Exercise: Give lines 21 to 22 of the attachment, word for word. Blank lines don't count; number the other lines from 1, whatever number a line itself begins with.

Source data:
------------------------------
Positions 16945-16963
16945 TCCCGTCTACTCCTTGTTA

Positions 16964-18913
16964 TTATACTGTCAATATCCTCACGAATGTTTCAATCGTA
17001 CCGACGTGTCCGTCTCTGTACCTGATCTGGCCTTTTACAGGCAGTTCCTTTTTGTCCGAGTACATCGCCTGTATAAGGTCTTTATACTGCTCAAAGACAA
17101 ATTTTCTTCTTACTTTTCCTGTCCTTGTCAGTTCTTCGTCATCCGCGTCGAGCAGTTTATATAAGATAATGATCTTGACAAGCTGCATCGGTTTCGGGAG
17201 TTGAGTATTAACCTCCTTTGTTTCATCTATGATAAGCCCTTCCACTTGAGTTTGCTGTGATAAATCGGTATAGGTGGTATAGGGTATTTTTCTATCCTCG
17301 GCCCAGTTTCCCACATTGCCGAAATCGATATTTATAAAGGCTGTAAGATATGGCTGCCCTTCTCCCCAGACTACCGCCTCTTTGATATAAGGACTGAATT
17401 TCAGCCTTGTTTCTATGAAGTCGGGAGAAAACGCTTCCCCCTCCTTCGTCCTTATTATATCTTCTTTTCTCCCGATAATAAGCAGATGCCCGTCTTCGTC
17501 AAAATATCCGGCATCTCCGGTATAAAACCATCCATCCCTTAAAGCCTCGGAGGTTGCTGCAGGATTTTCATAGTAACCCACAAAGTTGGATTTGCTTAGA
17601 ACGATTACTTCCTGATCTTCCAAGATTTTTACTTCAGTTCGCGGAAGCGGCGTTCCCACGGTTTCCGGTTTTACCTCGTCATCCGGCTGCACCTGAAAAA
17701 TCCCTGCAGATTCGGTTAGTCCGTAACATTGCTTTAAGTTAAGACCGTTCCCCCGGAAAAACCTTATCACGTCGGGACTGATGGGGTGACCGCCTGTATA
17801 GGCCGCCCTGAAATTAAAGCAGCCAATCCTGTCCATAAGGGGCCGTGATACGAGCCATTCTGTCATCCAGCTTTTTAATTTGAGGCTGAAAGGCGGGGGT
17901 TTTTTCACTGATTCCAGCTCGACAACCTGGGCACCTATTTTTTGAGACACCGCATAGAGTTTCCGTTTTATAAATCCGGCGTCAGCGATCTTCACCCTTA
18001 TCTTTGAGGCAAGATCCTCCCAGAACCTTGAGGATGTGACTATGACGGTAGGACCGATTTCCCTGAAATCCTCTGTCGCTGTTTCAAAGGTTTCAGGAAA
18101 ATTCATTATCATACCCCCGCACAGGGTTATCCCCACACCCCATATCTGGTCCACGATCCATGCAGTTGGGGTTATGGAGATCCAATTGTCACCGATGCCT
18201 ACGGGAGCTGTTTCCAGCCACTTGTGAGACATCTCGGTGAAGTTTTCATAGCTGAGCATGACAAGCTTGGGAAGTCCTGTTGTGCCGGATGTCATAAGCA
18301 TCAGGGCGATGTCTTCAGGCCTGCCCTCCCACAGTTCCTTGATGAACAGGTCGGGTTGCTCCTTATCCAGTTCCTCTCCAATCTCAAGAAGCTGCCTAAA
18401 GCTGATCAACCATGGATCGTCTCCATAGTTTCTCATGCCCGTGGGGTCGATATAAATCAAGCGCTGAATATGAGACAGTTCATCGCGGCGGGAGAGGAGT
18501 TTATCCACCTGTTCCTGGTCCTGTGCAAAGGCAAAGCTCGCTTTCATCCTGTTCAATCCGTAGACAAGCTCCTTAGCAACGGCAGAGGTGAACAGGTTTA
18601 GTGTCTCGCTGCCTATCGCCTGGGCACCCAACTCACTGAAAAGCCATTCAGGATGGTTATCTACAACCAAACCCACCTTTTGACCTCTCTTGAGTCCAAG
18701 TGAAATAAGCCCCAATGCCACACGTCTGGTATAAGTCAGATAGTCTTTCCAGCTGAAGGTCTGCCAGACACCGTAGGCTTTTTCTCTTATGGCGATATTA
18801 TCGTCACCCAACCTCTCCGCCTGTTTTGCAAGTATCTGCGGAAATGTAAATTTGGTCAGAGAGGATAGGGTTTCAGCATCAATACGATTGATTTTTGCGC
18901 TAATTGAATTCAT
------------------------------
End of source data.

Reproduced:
18601 GTGTCTCGCTGCCTATCGCCTGGGCACCCAACTCACTGAAAAGCCATTCAGGATGGTTATCTACAACCAAACCCACCTTTTGACCTCTCTTGAGTCCAAG
18701 TGAAATAAGCCCCAATGCCACACGTCTGGTATAAGTCAGATAGTCTTTCCAGCTGAAGGTCTGCCAGACACCGTAGGCTTTTTCTCTTATGGCGATATTA